The clinical studies under the USPSTF review do not show a significant reduction in deaths from prostate cancer among men who had the PSA test compared with those who did not.

Prostate cancer is the second most common cancer affecting around a million men globally, according to the World Cancer Research Fund International. And along with the USPSTF and CDC, this organization too feels that increase in the prostate cancer incidence has been largely due to the increased availability of screening for PSA in men without symptoms of the disease. They believe the PSA test detects many prostate cancers that are small and /or would otherwise remained unrecognized and which may or may not develop further into higher stage disease.

Some medical and health institutes, however, do not agree with the recommendation of USPSTF. For example, Memorial Sloan-Kettering Cancer Center, recommends the following screening guidelines -

1. 'All men should receive a PSA test at age 45. For these men with a:

a) PSA greater than or equal to 3 ng / mL: Consider biopsy

b) PSA greater than 1 but less than 3 ng / mL: Return for PSA every two years

c) PSA from 0.65 to 1 ng / mL: Return for PSA at age 50

d) PSA less than 0.65 ng / mL: Return for PSA at age 55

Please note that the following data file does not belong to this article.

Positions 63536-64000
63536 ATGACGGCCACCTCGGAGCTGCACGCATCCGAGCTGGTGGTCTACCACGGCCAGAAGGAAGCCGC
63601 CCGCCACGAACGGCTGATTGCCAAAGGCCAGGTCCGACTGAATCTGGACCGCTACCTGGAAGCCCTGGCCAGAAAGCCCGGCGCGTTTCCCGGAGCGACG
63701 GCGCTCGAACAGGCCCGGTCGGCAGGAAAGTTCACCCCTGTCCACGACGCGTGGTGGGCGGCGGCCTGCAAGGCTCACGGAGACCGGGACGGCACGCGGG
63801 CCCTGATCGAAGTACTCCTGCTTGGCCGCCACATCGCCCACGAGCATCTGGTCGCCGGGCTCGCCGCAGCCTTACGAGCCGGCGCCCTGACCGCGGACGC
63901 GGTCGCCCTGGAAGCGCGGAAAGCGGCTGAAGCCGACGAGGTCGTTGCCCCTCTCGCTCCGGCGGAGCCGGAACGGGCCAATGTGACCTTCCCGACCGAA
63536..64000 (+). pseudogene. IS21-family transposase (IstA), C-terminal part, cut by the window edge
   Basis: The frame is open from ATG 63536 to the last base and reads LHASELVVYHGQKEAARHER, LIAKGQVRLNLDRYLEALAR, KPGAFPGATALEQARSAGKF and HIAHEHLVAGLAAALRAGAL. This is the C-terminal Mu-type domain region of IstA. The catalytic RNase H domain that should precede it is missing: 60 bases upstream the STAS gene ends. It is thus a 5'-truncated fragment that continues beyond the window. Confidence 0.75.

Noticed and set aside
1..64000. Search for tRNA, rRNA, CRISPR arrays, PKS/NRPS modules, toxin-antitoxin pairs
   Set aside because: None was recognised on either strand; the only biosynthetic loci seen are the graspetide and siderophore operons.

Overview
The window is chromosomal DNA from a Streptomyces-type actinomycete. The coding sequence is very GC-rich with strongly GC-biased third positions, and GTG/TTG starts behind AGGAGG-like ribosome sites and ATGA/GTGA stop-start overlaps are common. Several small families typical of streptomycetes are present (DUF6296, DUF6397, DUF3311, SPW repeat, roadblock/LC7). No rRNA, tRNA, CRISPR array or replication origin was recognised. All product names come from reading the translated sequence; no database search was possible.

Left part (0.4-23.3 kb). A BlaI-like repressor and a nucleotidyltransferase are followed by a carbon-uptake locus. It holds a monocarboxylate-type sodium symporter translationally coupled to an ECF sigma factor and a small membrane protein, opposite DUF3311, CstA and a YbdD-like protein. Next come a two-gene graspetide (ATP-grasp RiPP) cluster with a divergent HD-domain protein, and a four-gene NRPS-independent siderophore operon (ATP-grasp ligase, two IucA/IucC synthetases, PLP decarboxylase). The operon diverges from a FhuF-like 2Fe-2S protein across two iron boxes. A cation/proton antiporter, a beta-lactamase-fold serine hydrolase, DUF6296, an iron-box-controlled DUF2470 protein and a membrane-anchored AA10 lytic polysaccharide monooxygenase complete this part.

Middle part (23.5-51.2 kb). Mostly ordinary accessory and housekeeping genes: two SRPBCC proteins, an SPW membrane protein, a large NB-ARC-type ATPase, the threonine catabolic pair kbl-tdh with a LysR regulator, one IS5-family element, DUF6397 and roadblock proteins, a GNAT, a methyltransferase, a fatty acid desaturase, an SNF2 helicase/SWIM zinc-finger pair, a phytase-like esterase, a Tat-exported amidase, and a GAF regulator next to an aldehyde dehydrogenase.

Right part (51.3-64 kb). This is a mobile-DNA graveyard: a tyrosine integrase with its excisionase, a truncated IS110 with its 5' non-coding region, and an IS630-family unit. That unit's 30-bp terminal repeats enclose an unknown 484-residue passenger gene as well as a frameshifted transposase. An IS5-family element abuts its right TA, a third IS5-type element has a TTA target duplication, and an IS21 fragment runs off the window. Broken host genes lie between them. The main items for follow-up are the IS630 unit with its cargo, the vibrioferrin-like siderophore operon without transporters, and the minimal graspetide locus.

2. For men aged 45 to 59 with a:

a) PSA greater than or equal to 3 ng / mL: Consider biopsy

b) PSA greater than 1 but less than 3 ng / mL: Return for PSA every two years

c) PSA from 0.65 to 1 ng / mL: Return for PSA in five years, or age 60 if age > 55

d) PSA less than 0.65 ng / mL: Return for PSA at age 60

3. For men aged 60 to 70 with a:

a) PSA greater than or equal to 3 ng / mL: Consider biopsy

b) PSA greater than 1 but less than 3 ng / mL: Return for PSA every two years

c) PSA less than or equal to 1 ng / mL: No further screening

4. For men aged 71 or older:

a) No further screening'

Similarly, the American Urological Association (AUA) issued a statement that 'an appropriately interpreted PSA test provides important information concerning the diagnosis, pretreatment staging or risk assessment, and monitoring of prostate cancer patients'. Once prostate cancer is diagnosed the patient needs to discuss with his doctor regarding the course of action.